According to some reports, the first Englishman to have visited India was a Father Thomas Stephens, who arrived in Goa in 1579. Cut to 1681, when the East India Company agreed to support four scholars annually at the University of Oxford. The first Indian students to take degrees at the university came up in 1871. Today, there are over 160, with 670 alumni resident in India.
All of these facts and figures come into play when finds oneself in conversation with Lord Chris Patten, Chancellor of the University of Oxford, currently here to strengthen the United Kingdom-India education relationship. It doesn't seem like a hard task, considering this is a university that has given the world six kings, 46 Nobel Laureates, 25 British prime ministers, three saints and 86 archbishops. And yet, there aren't as many Indian students going to Oxford as the university would like.
It is a rather unusual role for Patten, one he has held since 2003. But, like everything in his past, he appears to have adapted admirably. He turns 62 this year, and the last 15 years have seen him move from prominent Conservative politician to his most famous post - that of last British governor of Hong Kong. From 1998 to 1999, Patten chaired the Independent Commission on Policing for Northern Ireland, better known as the Patten Commission. He was then European Commissioner for foreign relations, returning to Britain to be raised to the peerage.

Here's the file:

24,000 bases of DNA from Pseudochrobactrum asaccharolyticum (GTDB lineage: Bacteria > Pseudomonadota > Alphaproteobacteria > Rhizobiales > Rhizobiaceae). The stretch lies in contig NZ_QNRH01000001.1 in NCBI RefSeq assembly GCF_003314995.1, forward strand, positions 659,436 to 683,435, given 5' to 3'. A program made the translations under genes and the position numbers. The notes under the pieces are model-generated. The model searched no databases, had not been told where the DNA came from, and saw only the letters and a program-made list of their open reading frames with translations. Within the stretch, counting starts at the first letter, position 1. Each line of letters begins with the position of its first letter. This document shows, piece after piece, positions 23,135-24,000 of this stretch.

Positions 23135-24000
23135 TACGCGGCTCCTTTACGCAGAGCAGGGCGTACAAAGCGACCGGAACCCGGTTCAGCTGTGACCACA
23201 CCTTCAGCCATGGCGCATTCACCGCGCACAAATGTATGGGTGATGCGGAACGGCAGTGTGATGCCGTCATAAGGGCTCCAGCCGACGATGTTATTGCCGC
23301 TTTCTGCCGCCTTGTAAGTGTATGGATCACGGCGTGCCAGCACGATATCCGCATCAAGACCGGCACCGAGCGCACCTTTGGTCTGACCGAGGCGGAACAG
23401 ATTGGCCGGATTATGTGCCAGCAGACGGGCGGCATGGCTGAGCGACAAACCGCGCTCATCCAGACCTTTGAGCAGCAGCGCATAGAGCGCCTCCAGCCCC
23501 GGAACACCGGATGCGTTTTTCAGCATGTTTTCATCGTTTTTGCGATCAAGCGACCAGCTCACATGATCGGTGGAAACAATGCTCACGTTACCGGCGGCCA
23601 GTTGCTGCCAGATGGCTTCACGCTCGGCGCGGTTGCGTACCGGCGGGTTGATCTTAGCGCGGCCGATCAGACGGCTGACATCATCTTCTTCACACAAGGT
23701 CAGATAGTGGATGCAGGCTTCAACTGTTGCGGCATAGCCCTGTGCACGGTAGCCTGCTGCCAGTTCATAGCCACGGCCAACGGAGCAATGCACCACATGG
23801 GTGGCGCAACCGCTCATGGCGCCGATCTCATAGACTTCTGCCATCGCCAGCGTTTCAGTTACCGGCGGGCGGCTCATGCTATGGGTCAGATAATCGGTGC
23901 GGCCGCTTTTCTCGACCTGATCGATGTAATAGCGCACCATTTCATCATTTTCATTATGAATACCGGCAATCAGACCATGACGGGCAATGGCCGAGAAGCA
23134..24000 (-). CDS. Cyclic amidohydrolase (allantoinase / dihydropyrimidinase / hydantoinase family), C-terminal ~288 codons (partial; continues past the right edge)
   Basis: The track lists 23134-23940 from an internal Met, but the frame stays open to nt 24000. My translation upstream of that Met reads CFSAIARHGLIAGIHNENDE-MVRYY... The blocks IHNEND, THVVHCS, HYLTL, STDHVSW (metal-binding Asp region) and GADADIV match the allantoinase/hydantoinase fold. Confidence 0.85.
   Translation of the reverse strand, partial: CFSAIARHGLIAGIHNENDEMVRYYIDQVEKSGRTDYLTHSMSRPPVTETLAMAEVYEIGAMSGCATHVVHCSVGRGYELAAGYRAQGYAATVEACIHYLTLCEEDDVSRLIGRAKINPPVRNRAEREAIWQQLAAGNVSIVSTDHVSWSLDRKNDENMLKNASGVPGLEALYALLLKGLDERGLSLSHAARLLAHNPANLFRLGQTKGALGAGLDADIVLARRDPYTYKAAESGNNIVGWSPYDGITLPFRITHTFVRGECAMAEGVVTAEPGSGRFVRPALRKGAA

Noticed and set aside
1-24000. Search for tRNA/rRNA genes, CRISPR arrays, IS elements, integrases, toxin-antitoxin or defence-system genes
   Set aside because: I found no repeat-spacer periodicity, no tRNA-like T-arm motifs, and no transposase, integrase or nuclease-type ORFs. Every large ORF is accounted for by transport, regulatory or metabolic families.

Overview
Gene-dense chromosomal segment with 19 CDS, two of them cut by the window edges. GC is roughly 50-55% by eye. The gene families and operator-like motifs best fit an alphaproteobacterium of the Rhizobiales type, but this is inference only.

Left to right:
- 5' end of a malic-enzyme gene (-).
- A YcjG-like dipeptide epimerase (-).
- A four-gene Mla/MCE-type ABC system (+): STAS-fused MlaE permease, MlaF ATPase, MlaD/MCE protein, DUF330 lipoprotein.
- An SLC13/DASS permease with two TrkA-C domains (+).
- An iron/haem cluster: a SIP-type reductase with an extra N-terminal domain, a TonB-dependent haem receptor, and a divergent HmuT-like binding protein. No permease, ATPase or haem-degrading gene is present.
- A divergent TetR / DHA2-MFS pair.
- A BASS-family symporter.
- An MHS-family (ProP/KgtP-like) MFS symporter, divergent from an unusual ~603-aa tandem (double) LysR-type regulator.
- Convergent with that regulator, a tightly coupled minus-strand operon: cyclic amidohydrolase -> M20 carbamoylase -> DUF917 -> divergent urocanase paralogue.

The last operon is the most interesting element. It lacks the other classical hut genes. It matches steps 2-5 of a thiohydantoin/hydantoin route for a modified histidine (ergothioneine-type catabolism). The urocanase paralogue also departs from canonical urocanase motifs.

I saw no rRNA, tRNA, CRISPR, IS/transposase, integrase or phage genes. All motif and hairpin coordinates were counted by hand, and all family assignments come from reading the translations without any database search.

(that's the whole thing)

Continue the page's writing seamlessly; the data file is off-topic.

Hong Kong was handed over to the People's Republic of China on June 30, 1997. At the centre of that media frenzy was Patten, who handled what was a tough job extremely well. These days, he is better known in India as the father of Alice Patten, who played a lead role in the film Rang De Basanti.